I enjoyed David Remnick’s profile of Springsteen (at age sixty-two) in the New Yorker. It’s a look back and a snapshot of where Bruce is today. Here’s Bruce’s explanation of why his exuberant live performances are still critical:

For an adult, the world is constantly trying to clamp down on itself. Routine, responsibility, decay of institutions, corruption: this is all the world closing in. Music, when it’s really great, pries that shit back open and lets people back in, it lets light in, and air in, and energy in, and sends people home with that and sends me back to the hotel with it. People carry that with them sometimes for a very long period of time.

Anybody who’s seen Springsteen in concert knows what he’s talking about.

Did you know that the more paper waste a country generates, the richer it’s likely to be? To find out more fascinating facts about trash as an economic indicator—and to see how American garbage compares to that of other countries—check out Mother Jones’ maps and charts.

A junk food attitude toward place?

  • Our work is made possible by the generosity of people like you!

    Thanks to Gregory Barnes & Elizabeth Walkup for supporting a sustainable Cascadia.

  • Pop-Ups in San Fran? Temporary businesses in urban retail “deadspace” revitalize neighborhoods (a café, a yoga studio, a library—all with that get-it-while-you-can if you’re in-the-know hipness factor).

    And two interesting reads from Scientific American:

    Solar helped keep at least some of the lights on during the grid failures in India that put 10 percent of the world’s population in blackouts—but not where you might think.

    Is objectification hardwired? New research shows that our brains see men as whole and women as parts. Brains of both genders do this.


    Sightline reader Bill Basford sends in news about the other Portland: car ownership in Maine’s largest city has fallen dramatically over the last few years.

    A brief news article in the Portland Press Herald on Wednesday, July 25, 2012, reports that the number of automobiles registered in the city fell by 23% over the past seven years, from 49,900 in 2004 to 38,200 in 2011…The trend started well before the Great Recession, with the greatest declines coming in the first five years, from 2004 to 2009.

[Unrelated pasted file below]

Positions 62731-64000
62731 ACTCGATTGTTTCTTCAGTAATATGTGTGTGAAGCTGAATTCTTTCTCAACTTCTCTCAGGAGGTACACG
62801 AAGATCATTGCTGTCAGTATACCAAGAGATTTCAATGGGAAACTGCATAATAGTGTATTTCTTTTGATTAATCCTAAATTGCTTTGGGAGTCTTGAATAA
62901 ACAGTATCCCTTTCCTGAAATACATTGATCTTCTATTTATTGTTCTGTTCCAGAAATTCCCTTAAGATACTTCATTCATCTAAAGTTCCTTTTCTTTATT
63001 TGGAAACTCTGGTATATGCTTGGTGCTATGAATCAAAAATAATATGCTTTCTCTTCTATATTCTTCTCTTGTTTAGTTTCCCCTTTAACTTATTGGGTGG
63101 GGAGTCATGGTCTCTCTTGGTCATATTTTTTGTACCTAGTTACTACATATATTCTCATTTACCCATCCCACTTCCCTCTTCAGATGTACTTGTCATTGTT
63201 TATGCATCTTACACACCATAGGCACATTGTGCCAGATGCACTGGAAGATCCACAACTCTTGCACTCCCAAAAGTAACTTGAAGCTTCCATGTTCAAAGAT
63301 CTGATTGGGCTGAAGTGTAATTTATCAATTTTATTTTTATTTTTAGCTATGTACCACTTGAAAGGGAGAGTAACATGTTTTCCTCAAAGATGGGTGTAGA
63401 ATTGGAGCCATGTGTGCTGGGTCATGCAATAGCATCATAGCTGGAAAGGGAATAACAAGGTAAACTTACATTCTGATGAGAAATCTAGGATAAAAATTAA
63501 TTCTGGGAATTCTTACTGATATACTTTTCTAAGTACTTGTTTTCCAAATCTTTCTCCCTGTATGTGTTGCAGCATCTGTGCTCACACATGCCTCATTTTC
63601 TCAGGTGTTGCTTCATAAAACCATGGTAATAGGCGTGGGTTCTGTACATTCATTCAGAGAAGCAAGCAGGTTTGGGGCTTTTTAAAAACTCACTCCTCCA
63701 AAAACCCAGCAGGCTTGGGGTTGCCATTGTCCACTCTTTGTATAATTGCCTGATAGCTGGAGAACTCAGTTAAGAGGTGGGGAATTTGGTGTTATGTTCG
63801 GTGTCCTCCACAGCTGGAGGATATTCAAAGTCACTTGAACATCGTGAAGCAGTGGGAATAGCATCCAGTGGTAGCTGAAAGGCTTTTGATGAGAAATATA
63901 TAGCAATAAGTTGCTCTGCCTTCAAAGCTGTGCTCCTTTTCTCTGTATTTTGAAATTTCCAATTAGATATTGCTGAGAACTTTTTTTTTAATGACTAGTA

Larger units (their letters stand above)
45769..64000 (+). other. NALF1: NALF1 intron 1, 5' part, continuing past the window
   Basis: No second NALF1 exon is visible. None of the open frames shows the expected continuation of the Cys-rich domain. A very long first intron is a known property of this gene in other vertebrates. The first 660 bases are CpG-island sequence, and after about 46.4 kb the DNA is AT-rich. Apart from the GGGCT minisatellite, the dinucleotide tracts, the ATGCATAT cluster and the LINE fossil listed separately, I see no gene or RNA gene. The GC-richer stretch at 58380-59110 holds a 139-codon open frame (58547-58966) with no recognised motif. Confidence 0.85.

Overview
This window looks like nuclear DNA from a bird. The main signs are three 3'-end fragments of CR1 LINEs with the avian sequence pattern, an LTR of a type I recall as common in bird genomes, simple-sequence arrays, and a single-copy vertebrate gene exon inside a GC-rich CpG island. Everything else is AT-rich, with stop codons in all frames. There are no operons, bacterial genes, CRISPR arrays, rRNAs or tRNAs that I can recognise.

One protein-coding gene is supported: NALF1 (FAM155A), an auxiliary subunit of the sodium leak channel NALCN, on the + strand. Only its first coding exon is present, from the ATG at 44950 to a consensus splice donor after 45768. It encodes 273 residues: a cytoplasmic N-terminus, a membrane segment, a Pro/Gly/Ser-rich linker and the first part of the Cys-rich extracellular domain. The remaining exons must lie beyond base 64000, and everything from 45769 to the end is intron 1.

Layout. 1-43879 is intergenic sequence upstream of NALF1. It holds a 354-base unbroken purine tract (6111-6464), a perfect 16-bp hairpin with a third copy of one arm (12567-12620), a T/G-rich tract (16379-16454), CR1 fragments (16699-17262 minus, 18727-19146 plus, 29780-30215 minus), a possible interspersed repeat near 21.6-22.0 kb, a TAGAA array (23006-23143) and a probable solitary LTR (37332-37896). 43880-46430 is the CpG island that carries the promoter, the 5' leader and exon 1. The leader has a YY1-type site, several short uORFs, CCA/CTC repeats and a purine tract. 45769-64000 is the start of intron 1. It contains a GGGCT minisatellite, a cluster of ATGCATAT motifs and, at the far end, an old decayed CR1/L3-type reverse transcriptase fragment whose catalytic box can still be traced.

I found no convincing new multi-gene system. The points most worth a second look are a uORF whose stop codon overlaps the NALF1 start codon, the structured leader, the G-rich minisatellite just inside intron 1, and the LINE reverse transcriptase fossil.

As Basford notes, the official numbers suggest that per capita car ownership has declined by over one-quarter.  That’s a surprisingly large drop in car ownership.  I will say, though, that vehicle registration numbers are notoriously fickle—so perhaps it’s too early to think about Portland, ME as a model for other small-to-midsized cities. Still, the news is good all around: Portland’s economy seems to be doing well, with lower unemployment rates than in the Portland of the Northwest. And Basford even points out that the decline in car ownership may be at least partially responsible for Portland’s comparatively rosy economy: buying, maintaining, and fueling cars costs a lot of money; and since Maine has no oil refineries, oil wells, or car assembly plants, most of the money spent on cars gets shipped out of the state. So a decline in car ownership keeps more money in Portland, circulating among local businesses and residents.

    Over at the Human Transit blog, Sightline intern Alex Broner gives Cities in Motion, a transit simulation game in the style of Sim City, a mixed review:

    [The game] obsesses over certain aspects of transit…while failing to address some really important ones. It teaches some important things about transit (frequency, density, operation costs) while furthering our confusion about the relationship between technology and levels of service. I would love for the makers of the game to fix some of these problems either through downloadable content or a new release. We need clearer thinking when it comes to transit and while this game doesn’t quite provide it, it very easily could.


    I’m fascinated by cities that seem like dreams brought into real life, and liked this interview with Marfa, TX resident David McDannald:

    One day, I was getting a haircut on Highland from Mateo, whose barber chair was his father’s. I asked him about how Marfa has changed, about the old buildings reclaimed and decked out as art installations, about Prada Marfa, the faux storefront built on an empty stretch of highway with a display of designer shoes. Mateo said, ‘I just wish people would put in something we can actually use, like a pharmacy.’ A retired Border Patrolman put it more bluntly, ‘All the change used to give me heartburn. But these art people saved this town. I just wish they would realize we’re not ready for some of the things we see in the street.’

    Speaking of art people, I met a group of brothers on a recent walking adventure who completed “We Make the Road by Walking,” a project where they explored the entire proposed California high speed rail route from Los Angeles to San Francisco at a walker’s pace.

    Eric H:

    Check out this live feed of brown bears hunting salmon at Brooks Falls, AK.

    And a new sociology study details the ways we deter others from sitting next to us on the bus.